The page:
Early Saturday morning three trucks pulled up to the corner by the bank. Little stands suddenly unfolded on the pavement. From the cross beams of makeshift roofs, from the ribs of flapping beach unbrellas, tin scales were hung by long-haired women in print dresses. City folk approached mounds of silver-kernelled corn dumped on the sidewalk, and clustered around baskets heaped with cucumbers, eggplant and tomatoes. Home-grown melons held tiny specks of West Virginia earth, open cardboard boxes displayed perfectly formed brown eggs. Jars of translucent jellies glowed next to berries, black, "picked just this morning, before the sun was up."
Urbanites, hungry for fresh fruit and vegetables, hit the sidewalk early. Beneath mushrooming farm stands, ancient rites of the market place prevailed at 18th Street and Columbia Road -- the Adams Morgan agora. Above segments of white cheese laid out on a paper bag a farmer bellowed, "Pure goat's milk cheese, try our goat's milk cheese," and stabbed up an offering on the point of his pocket knife. In a basket of cukes, the folks from Licking Creek Bend Farm up near Hancock, Md., had postered the credentials of this group of organic farmers who bring us "no chemicals, no dyes, just fresh wholesome food."
As I reached up to put some peaches into the scale at New Morning Farm, three arrogant wasps swooped the counter and buzzed a path to the cash box in front of which leaned three clear plastic bags of honey in the comb.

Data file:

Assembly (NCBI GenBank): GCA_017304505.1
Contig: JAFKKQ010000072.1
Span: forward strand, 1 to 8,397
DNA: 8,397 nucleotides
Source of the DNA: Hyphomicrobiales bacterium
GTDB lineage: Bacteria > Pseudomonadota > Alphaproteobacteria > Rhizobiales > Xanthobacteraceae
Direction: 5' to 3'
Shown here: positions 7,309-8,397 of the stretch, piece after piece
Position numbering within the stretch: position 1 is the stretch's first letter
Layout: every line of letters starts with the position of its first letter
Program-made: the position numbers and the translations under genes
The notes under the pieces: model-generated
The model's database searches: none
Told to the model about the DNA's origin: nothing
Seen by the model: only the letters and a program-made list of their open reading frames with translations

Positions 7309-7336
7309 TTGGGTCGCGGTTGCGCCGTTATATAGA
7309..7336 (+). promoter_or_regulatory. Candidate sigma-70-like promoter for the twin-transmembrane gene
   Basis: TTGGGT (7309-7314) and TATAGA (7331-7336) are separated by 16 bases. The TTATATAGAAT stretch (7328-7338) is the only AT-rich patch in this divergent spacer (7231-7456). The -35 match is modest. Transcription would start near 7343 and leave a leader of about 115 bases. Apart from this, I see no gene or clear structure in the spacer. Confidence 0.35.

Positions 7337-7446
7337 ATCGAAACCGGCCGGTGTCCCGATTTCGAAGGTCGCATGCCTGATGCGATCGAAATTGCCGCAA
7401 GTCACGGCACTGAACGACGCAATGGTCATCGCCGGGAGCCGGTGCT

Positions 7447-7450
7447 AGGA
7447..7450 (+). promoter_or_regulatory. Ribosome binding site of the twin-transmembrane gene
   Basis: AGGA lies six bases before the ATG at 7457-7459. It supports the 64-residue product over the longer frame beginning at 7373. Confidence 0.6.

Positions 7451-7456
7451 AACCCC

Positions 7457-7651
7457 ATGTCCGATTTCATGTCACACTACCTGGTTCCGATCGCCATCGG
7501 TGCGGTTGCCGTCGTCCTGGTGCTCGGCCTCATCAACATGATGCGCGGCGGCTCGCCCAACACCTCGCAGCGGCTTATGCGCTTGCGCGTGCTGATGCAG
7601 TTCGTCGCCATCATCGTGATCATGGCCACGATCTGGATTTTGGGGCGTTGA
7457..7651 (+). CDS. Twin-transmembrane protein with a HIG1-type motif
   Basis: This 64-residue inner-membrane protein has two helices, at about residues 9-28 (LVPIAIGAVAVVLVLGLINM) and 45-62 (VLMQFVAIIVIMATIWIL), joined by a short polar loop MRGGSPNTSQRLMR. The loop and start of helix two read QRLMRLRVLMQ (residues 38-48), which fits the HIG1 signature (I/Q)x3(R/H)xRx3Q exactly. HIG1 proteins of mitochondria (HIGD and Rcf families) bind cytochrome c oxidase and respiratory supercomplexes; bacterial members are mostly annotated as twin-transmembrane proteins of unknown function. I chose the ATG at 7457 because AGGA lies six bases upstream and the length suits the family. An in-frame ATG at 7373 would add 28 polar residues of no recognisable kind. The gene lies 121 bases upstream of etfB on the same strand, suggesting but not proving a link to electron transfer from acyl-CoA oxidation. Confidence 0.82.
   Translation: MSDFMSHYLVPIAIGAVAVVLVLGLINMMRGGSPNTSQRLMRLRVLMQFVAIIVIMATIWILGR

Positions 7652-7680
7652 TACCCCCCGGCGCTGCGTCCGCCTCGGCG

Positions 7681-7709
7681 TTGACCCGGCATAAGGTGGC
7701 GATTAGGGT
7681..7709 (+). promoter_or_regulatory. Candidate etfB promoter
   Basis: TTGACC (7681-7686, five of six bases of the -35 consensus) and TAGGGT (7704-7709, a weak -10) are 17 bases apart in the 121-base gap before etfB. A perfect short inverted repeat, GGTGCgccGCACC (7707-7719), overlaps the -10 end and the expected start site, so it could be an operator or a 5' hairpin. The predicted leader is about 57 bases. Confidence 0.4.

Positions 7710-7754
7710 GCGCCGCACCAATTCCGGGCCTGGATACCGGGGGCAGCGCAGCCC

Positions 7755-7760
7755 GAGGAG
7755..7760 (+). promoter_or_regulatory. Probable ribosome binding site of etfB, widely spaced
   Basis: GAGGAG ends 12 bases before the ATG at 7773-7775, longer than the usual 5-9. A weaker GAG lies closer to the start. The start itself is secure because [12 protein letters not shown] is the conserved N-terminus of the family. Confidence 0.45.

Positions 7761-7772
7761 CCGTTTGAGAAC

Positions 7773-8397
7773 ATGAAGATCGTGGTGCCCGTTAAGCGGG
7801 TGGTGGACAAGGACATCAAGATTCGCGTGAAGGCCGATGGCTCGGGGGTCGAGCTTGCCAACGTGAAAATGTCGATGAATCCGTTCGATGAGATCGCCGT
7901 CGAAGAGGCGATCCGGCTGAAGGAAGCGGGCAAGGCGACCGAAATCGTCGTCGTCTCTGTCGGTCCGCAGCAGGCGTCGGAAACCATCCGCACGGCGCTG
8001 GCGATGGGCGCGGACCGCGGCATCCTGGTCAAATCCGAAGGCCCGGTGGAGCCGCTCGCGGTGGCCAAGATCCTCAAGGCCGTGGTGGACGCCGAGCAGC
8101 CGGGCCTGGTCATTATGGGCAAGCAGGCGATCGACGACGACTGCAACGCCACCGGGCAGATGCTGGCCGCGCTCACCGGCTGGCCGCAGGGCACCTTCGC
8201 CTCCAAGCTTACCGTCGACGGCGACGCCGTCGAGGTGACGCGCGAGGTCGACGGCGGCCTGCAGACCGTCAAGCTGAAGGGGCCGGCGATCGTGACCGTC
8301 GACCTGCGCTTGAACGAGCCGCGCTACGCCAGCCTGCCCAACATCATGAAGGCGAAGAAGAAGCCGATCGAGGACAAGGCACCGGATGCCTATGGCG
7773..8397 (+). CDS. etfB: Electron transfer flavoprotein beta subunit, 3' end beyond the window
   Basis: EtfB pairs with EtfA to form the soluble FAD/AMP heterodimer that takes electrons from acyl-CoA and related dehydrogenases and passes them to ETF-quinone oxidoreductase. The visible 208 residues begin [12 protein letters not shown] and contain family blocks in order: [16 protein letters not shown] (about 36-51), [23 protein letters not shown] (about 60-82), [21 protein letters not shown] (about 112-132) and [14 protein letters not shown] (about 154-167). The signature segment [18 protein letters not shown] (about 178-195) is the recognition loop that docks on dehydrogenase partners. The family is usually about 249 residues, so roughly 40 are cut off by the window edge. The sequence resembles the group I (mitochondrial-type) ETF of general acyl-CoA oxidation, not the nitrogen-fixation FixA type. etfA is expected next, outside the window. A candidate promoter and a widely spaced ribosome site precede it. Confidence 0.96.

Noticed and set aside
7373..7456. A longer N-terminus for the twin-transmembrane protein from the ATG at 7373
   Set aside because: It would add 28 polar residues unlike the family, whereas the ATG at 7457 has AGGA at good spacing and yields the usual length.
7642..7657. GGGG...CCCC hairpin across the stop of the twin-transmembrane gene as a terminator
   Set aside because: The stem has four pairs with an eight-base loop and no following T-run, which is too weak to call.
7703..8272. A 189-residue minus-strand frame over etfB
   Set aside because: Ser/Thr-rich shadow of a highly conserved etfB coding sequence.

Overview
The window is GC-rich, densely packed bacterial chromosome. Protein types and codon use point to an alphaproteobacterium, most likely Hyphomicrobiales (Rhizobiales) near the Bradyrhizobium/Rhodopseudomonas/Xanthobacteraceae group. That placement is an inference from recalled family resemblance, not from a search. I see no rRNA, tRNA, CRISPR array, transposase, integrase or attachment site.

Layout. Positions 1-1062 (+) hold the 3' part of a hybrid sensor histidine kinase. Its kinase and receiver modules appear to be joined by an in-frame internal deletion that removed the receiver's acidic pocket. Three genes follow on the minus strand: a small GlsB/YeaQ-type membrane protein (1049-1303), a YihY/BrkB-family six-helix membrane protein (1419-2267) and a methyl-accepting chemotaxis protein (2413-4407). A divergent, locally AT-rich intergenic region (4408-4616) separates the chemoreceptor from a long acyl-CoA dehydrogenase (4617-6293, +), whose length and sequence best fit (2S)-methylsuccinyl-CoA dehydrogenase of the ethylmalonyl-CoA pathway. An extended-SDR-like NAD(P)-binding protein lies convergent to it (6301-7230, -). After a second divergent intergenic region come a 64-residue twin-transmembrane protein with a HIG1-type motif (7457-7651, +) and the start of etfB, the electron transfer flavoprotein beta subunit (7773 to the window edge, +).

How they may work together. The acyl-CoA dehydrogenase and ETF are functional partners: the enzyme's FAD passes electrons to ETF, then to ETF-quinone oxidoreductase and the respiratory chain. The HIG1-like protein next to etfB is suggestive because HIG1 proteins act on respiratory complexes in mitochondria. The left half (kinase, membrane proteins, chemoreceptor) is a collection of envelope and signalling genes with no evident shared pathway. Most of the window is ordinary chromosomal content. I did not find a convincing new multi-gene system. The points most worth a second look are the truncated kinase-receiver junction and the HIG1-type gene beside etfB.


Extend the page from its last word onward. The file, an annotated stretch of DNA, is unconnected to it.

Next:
Honey in the comb! There it was, the complete comb, still in the section taken directly from the hive. Working spring blossoms far beyond the Beltway around Houstontown, Pa., a colony of bees had built this comb almost two inches thick. When set down on a plate, frame and all, the section of honey comb became a formidable piece of art. Gentle pressure from a silver spoon dug up a piece of the comb and released the flow of honey. The comb is crisp and perhaps you don't care for beeswax residue, but the honey! Clear and pure as your heart.
Honey in the comb cuts like butter. With a sharp knife, it can be loosened from the sides of the wooden section and sliced into pieces to fit in a glass jar. The honey will gradually extract itself from the comb and shortly you will have liquid honey with amber nuggets of waxy comb glittering in the jar. A pretty sight. If you object to the deliciously fragile wax on your teeth, pour out the honey as you use it, but squish the comb with a spoon until it is completely dry. There is more liquid gold in there than meets the eye and a lot bees make a lot of trips from flower to hive (well over 20,000) to produce a pound.
A simple recipe for: MEAD
Equal amounts of:
Pure Water (I use bottled spring water)
Pure honey (from the comb, not extracted)*
Let stand in a clean covered glass jar. In three days or so, the mixture should begin to sharpen. Let it stand until it acquires a pleasant ferment and becomes an uncommon tasting sweet wine.
*A twick of the comb fallen into the mixture seems to be the agent for fermentation.